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History of Shariah

Date Published: 
Wednesday, 6 June, 2018
Summary: 

Shariah rules were part of the positive law applied by the government of the early Muslim community, which was originally conceived as an entity where political and religious loyalties would be coterminous. At the same time, the shariah was also understood as a system of moral guidance for the individual believer.

In the Islamic view, governments exist only to ensure that the shariah is properly administered and enforced. Governments are subordinate to the shariah and must execute its commands and prohibitions. In other words, what Islam envisages is a scheme of divine nomocracy, in which the law is the medium of social control—truly, a government of laws, not of men.

Should the government of a Muslim society fail in its obligation to uphold the shariah as the positive law, or the judges of this world fail in their obligation to administer justice in accordance with the shariah, the individual believer would still be held to the responsibility incumbent upon all Muslims to conform their behavior to the shariah. On the Day of Judgment each Muslim will be held to account for any personal failures to comply with the commands and prohibitions of the shariah.

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Al-Shafii succeeded in persuading subsequent jurists that the sunnah of the Prophet should be treated as the second root of Islamic jurisprudence and a source co-equal with the Qur'an. It is generally accepted among Muslims not only that the Prophet was a perfect human being and thus worthy of emulation, but also that he enjoyed divine inspiration and thus could make no error in matters of religion or shariah law. As noted, challenges to the authenticity of the hadith literature on which the understanding of the Prophet’s sunnah rested generated a science of hadith criticism to weed out unsound or dubious accounts. In addition, methodologies were worked out to reconcile seeming contradictions and inconsistencies in different hadith and between hadith and verses of the Qur'an. As in the case of the Qur'an, reading the hadith literature without a grasp of how orthodox Islamic scholarship interprets the legal implications of the hadith and the relevant jurisprudence can lead to erroneous conclusions.

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Most Sunni Muslims have taken the view that the hadith assembled in certain classic collections, such as those of al-Bukhari and Muslim, which date from the latter part of the third century AH, should be regarded as genuine, while members of the other sects rely on their own hadith collections, which include many hadith accounts that conflict with those in other collections and support their respective sectarian legal positions. Challenges to the authenticity of the hadith, which have repeatedly arisen in various forms over the history of Islam, have important implications for the shariah. Since the hadith literature is very extensive (classical collections contain more than four thousand reports) and covers a much wider range of topics than the legal verses in the Qur'an, it has supplied the Islamic rationale for a major part of shariah law, which would forfeit its Islamic legitimacy if the hadith literature were discredited.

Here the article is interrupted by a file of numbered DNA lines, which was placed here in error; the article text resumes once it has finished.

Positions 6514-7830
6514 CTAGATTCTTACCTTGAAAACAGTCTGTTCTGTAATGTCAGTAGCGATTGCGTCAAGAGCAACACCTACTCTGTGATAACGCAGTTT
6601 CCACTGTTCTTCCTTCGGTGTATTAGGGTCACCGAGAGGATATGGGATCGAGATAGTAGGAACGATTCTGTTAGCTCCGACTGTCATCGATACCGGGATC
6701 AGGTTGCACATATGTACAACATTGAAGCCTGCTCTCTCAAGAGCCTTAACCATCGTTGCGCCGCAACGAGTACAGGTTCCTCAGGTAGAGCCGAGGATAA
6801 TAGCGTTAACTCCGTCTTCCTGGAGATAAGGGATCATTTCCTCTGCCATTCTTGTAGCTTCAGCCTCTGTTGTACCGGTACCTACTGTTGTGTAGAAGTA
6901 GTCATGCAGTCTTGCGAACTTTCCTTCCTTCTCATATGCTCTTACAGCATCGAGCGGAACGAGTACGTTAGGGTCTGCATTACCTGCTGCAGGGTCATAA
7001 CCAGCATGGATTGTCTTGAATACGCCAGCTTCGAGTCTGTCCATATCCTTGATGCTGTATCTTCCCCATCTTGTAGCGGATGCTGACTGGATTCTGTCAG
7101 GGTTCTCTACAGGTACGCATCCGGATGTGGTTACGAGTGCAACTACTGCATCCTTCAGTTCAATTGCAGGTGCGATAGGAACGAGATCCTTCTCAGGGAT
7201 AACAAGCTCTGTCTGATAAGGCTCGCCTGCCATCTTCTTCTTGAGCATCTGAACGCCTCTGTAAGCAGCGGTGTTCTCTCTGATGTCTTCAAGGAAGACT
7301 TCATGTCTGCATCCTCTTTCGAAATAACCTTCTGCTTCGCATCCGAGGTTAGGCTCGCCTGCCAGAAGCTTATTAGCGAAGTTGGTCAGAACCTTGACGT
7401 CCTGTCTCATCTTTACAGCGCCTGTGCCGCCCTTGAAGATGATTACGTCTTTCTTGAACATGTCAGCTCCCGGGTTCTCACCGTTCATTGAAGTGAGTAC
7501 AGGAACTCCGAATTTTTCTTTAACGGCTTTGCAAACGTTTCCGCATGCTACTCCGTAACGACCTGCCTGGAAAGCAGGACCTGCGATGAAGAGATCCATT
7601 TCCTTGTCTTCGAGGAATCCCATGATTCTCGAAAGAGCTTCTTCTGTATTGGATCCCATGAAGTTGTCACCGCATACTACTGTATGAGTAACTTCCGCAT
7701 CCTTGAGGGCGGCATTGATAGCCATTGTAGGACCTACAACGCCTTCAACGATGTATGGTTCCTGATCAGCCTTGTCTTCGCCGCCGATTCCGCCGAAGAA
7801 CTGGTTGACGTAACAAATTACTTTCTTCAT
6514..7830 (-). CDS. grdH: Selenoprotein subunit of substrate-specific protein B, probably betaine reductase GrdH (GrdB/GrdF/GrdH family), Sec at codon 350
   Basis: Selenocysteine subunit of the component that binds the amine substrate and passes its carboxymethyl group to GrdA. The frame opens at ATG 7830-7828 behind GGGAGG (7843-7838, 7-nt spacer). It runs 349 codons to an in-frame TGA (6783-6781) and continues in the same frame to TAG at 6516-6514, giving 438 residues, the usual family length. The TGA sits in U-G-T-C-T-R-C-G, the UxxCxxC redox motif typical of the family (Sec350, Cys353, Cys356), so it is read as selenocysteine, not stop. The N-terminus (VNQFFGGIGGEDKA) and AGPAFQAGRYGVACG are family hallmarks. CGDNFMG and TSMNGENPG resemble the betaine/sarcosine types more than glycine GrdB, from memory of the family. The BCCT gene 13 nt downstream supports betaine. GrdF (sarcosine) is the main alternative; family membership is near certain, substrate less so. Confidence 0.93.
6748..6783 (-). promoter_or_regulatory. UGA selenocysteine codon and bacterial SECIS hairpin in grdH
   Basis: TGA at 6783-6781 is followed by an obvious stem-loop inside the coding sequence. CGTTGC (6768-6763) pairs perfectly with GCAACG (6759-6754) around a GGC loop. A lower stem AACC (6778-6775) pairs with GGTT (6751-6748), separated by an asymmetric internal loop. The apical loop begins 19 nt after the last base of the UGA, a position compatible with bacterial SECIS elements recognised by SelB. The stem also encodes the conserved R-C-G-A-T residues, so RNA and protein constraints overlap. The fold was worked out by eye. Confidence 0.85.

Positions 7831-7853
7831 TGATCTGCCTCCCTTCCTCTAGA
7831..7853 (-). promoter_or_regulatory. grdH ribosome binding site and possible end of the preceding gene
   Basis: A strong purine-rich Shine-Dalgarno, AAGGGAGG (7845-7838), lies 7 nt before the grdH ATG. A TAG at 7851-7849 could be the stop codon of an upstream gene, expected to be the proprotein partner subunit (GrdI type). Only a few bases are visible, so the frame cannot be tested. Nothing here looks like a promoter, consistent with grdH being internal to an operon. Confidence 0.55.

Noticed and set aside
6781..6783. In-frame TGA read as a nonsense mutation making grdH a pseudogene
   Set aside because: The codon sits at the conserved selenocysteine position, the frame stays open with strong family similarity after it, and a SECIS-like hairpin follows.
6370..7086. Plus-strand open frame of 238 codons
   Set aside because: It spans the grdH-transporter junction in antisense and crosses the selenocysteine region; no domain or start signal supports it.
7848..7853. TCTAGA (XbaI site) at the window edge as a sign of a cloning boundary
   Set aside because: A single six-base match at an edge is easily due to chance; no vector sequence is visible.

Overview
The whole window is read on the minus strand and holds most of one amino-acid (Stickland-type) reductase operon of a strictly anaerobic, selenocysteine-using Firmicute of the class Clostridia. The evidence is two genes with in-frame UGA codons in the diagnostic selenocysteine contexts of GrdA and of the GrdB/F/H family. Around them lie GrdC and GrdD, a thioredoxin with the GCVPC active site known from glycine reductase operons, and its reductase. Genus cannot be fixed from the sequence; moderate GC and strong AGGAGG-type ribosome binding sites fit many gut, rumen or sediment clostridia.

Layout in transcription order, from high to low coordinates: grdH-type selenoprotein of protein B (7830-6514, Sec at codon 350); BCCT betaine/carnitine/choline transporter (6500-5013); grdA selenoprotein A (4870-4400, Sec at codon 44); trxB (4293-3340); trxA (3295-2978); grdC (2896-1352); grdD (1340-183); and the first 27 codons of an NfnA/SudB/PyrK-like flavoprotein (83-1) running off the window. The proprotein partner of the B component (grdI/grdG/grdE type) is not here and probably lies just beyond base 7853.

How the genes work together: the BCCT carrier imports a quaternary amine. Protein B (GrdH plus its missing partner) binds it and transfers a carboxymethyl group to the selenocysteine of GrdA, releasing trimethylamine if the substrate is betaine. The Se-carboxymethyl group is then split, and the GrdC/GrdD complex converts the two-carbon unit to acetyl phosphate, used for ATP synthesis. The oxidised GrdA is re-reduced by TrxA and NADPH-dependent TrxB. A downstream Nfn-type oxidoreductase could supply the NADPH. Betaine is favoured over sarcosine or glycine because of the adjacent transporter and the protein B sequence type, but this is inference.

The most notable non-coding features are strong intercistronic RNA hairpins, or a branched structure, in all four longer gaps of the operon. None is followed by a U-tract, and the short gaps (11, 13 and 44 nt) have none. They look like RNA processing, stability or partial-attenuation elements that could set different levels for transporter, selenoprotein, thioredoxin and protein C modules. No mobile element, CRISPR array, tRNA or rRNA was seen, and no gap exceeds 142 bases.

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Comparisons of the rules of the classical fiqh. In detail the rules of the various Sunni schools are often different enough to affect the outcome of a legal dispute. On the average legal question, the degree of doctrinal difference between a given Sunni school and a Shia school is often not much greater. Notwithstanding the different approaches that Sunni and Shia fiqh purport to have to the sources of law, aside from their differences regarding who should rule the Muslim community, one finds few major divergencies except on some points of religious ritual and worship, certain rules of marriage and divorce, and the laws of inheritance.

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Another factor mandating change from the old shari'ah-based system of law was the international political setting. The rulers of Muslim states in the nineteenth and twentieth centuries were obliged to deal with a historical reality that was vastly different from what had been contemplated in early shariah theory. The shariah was originally conceived as a law whose application would be coextensive with religious affiliation. The world was to be converted to Islam, and there would result one community of believers with a common political allegiance and a common obligation to follow the shariah. This conception did not envisage the appearance of obstacles in the way of the realization of this ideal, such as the fragmentation of the Muslim community into separate and mutually hostile political units, the development of national identities and the rise of modern nationalism, the failure of large non-Muslim communities within the Muslim world to convert, and the need to deal with non- Muslim countries possessed of greater economic and military resources.

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European powers also objected to the inferior legal status accorded to non-Muslims under the shariah and exploited this as a pretext for political intervention.